Coming Back from ACL Reconstruction
Of all sports injuries, the ACL is the most dreaded to athletes. At nearly 200,000 occurrences annually, ACL-related injuries are some of the most common knee injuries in sports and have ended careers.
About 70% of ACL injuries are non-contact. That means it could stem from how you move, particularly while playing sports that involve quick cutting, pivoting, and jumping.
Other experts believe it could just be that we’re more prone to these types of injuries due to lifestyle and environmental factors. One thing that all experts agree on is that a loud pop or snap coming from your knee means you’re in for a long road of rehabilitation.
Do I need surgery?
ACL tears bring swelling to the knee, joint looseness, and pain when putting weight on the injured leg. Whether you need surgery or not depends entirely on A) the extent of the injury, and B) the extent of your participation in a rehab program.
Strengthening your quadriceps and hamstrings helps build up enough muscle support for the knee to regain stability and avoid or delay knee surgery. While this might help some patients return to normal activities, others have very poor results and have to decide between having surgery, or quitting their activities and/or sports altogether.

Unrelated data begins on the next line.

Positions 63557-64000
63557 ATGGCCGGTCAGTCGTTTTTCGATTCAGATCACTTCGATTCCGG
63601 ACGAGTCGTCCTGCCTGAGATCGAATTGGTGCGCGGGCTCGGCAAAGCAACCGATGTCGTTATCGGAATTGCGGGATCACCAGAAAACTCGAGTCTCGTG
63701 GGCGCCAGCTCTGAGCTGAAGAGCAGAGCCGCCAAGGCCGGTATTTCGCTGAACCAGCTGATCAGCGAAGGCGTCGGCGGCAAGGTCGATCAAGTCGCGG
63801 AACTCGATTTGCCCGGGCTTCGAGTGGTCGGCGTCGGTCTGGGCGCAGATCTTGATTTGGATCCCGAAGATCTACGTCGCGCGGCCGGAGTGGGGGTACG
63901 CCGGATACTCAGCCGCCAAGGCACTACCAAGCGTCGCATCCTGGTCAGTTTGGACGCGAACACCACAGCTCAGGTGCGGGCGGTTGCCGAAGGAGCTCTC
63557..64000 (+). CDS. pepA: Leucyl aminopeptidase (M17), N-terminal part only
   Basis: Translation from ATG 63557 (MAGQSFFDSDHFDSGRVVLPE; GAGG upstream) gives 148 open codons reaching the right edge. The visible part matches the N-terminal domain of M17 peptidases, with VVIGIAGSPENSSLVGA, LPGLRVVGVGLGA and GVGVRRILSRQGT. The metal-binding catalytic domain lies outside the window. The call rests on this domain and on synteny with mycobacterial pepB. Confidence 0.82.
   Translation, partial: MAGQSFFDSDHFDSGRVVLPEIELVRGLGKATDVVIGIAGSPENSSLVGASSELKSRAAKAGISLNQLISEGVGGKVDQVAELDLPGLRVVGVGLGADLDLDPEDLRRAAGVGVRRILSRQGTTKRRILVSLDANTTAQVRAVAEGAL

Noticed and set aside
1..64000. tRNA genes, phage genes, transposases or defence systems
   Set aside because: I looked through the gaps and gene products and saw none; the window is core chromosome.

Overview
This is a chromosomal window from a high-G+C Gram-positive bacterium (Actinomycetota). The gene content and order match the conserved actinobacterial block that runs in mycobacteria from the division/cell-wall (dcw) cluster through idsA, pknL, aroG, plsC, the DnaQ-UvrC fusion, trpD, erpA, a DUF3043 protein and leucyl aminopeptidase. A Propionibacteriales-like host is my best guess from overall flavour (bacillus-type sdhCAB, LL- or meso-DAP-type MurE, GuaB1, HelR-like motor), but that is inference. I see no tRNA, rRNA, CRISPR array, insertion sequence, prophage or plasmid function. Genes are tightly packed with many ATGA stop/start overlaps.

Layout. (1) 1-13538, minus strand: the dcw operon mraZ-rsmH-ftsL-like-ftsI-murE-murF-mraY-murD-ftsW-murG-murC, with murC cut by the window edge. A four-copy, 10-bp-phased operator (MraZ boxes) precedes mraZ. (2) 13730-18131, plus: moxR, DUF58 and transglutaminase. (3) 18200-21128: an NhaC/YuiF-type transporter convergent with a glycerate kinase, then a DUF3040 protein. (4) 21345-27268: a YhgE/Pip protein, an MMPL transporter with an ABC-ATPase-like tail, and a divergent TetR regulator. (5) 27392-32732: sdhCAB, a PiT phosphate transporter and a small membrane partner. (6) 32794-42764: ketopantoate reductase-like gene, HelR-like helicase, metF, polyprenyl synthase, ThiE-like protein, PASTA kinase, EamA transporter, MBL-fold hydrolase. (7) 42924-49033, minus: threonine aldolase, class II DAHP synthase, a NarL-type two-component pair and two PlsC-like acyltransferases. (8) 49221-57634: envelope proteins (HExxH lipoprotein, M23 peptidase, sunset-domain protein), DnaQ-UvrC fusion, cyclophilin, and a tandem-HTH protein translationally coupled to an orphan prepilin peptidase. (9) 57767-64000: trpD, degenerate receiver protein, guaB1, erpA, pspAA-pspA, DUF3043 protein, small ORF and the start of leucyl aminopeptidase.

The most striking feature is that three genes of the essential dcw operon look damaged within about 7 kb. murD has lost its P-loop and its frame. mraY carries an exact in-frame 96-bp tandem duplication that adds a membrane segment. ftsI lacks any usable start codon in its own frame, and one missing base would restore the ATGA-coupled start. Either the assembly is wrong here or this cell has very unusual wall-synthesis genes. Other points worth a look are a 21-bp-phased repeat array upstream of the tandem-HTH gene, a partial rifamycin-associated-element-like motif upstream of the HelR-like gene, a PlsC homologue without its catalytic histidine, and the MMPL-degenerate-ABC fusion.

Patients who have surgery and complete rehab are more likely to return to competitive sports than if they only did rehab.
Physical therapy before and after is best
First, I can’t stress enough how important it is to finish your rehab program. Patients who rush through a rehab program risk weakening the reconstructed ligament. If they start sports training too soon, they risk having an unstable knee and reinjuring the ligament.
Start every workout with warm up that gets your blood circulating and gets your knee ready for exercise. Light jogging, bike machines, and treadmill workouts are fantastic, as are exercises that emphasize balance, agility, and mobility.
Focus on quad sets, straight leg raises, and heel slides to the front and outside. These will help build strength, but be careful to not work to the point where you feel pain.
As symptoms abate and you can bear weight, focus on exercises that strengthen your gluts, quads, hamstrings, and calves. Exercises that focus on resistance, plyometrics, and balance and mobility are best, but still take it slow. Good exercises include side-lying leg lifts, glut sets, bridges, mini-squats, heel raises, and prone hamstring curls.
Biking is also a great way to hit all the major points. Above all, remember that post-ACL rehab isn’t a quick and easy process. It takes time and patience to get your muscles where they need to be to minimize recurrence.
Having an experienced physical therapist put you on the right path and monitor your progress to keep you on track is one of the best ways to ensure a successful rehabilitation. Our physical therapists are ready to help you get back to living your life, so contact us today to set up an appointment. You don’t even need a prescription or referral!